Abstract: Parenting and School Readiness: Associations From Pre-Kindergarten and Kindergarten Years (Society for Prevention Research 21st Annual Meeting)

403 Parenting and School Readiness: Associations From Pre-Kindergarten and Kindergarten Years

Thursday, May 30, 2013
Pacific D-O (Hyatt Regency San Francisco)
* noted as presenting author
Erin T. Mathis, MS, Graudate Student, The Pennsylvania State University, University Park, PA
Karen L. Bierman, PhD, Distinguished Professor, The Pennsylvania State University, University Park, PA
Introduction: Growing up in poverty increases the likelihood that children will experience delays in school readiness, reducing their preparation for the social-emotional and academic demands of elementary school. Parenting behaviors may play a key role in fostering children’s social-emotional and academic school readiness by supporting and scaffolding self-regulation and learning. In particular, cross-sectional and developmental studies have linked sensitive-responsive parenting during the preschool years with enhanced emergent literacy and social skills at school entry. However, most studies consider only unidirectional effects from parenting quality to child outcomes. Bi-directional influences reflecting child characteristics that may affect parenting quality are rarely examined. This study modeled bi-directional longitudinal associations between sensitive-responsive parenting and children’s literacy skills and social behavior measured in prekindergarten and again after the transition into elementary school.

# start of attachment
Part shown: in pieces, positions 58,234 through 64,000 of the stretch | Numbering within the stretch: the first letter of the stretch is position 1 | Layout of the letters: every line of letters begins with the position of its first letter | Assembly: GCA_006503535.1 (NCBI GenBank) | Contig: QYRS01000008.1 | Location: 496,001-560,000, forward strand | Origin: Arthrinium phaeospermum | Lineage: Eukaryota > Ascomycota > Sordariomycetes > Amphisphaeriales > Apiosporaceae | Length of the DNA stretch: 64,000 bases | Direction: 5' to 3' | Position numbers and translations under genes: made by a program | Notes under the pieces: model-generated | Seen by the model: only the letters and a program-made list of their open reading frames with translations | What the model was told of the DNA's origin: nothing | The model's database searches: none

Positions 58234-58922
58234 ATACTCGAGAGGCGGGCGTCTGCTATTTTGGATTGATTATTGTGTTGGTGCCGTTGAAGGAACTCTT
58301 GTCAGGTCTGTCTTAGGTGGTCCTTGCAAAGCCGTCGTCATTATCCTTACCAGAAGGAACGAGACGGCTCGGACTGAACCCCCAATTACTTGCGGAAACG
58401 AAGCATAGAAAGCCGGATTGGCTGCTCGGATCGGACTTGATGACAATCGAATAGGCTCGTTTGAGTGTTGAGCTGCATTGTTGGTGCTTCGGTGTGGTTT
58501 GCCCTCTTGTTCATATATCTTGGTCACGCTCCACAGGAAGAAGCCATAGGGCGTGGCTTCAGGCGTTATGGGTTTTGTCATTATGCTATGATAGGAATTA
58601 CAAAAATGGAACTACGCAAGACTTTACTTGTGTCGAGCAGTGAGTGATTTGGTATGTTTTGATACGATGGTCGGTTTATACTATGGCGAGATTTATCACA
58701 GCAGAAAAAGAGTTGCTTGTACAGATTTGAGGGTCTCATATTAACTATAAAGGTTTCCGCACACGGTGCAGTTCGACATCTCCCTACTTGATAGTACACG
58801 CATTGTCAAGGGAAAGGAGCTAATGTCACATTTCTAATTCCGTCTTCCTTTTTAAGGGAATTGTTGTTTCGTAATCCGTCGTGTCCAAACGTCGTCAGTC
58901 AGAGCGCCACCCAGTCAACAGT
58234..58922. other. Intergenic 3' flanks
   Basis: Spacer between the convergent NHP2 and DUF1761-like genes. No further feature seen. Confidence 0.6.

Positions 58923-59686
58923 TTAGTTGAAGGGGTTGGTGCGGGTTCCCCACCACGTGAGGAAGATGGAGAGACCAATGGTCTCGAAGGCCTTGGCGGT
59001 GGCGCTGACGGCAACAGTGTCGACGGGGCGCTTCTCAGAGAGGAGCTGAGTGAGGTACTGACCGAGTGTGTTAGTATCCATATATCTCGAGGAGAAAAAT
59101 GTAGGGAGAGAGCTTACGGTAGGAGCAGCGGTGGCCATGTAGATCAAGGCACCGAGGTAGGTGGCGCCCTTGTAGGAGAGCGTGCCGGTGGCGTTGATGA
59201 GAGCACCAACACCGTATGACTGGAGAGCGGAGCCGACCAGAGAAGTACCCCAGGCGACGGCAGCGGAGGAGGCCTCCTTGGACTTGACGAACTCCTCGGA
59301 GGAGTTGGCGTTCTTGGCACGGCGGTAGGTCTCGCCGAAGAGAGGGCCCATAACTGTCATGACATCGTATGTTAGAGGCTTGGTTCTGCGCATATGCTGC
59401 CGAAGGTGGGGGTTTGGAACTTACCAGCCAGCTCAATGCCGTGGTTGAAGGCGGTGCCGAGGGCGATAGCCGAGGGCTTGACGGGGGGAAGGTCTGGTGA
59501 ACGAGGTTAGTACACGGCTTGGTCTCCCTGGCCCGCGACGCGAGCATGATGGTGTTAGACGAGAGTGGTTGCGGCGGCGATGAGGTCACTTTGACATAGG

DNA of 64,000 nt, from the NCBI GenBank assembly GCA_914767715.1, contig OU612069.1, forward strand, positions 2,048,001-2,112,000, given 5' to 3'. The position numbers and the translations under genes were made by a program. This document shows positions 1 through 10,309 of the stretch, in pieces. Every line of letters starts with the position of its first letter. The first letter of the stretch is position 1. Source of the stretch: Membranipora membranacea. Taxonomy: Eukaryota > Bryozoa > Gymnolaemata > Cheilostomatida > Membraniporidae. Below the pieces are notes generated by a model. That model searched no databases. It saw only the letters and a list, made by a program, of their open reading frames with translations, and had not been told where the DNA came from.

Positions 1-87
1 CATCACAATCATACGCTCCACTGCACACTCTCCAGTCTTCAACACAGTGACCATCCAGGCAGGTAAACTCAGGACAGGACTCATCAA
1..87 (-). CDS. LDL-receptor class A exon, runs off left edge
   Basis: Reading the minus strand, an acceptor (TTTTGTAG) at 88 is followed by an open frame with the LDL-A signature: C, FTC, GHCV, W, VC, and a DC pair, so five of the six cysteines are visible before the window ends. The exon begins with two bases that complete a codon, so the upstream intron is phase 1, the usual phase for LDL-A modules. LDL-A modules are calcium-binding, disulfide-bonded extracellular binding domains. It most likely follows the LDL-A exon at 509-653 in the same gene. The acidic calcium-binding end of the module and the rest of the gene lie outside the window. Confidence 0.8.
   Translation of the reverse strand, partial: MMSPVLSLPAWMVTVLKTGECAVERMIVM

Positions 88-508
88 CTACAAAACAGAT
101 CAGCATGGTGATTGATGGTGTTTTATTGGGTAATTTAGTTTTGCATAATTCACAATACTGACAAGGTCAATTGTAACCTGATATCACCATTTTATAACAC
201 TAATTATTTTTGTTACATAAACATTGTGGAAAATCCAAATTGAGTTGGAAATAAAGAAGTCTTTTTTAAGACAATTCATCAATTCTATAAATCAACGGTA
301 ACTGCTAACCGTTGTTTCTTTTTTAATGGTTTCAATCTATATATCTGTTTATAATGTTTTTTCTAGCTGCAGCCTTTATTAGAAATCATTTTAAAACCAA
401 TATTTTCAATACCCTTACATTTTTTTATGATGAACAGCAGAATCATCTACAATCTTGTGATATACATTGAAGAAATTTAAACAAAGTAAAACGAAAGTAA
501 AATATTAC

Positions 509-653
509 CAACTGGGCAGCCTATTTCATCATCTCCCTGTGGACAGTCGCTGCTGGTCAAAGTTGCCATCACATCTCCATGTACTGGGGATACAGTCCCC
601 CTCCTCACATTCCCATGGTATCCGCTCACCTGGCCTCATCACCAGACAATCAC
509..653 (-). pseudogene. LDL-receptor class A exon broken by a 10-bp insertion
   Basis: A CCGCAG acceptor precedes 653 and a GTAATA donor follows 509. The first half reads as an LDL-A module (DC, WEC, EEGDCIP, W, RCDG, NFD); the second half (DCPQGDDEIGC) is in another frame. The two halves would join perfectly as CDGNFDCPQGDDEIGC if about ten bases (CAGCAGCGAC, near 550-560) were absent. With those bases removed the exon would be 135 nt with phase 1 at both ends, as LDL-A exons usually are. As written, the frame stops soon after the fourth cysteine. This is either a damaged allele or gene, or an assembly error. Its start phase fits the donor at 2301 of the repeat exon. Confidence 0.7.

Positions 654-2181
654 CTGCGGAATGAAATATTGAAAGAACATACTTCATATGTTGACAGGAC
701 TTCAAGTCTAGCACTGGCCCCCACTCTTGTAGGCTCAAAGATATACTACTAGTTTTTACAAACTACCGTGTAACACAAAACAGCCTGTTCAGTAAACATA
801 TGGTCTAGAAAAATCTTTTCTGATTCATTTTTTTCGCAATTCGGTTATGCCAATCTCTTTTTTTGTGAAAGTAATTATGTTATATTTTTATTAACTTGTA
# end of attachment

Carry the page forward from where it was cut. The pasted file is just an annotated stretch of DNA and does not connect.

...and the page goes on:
Methods: Children and primary caregivers participated during the pre-kindergarten and kindergarten years. Participants included two cohorts (N = 210, mean age at time 1 = 4.8) recruited from 26 Head Start classrooms in three counties in Pennsylvania. Sensitive-responsive parenting was assessed using interviewer ratings and videotaped observations of parent-child interactions. Child literacy skills were directly assessed; teachers provided ratings of child social skills.


Results: Cross-lagged longitudinal path analyses examined bi-directional effects between parenting and child school readiness (i.e. literacy skills and social behavior). Analyses revealed sensitive-responsive parenting in pre-kindergarten significantly predicted children’s literacy skills in kindergarten with a standardized path coefficient of .23 (p = .01), whereas children’s pre-kindergarten literacy skills did not significantly predict kindergarten parenting behavior. In a second path model, children’s prekindergarten social behavior significantly predicted parent sensitive-responsiveness in kindergarten with a standardized path coefficient of .15 (p = .03), whereas parent pre-kindergarten sensitive-responsiveness did not predict children’s social behavior in kindergarten.


Conclusions: These findings reflect the importance of studying bi-directional effects, because parenting practices that affect school readiness may both affect and be affected by child emerging literacy and social skills. Specifically, sensitive-responsive parenting promoted child literacy skill development. However, the extent to which parents exhibit this sensitive-responsive behavior depended, in part, on children’s social skills. Implications for early intervention are discussed.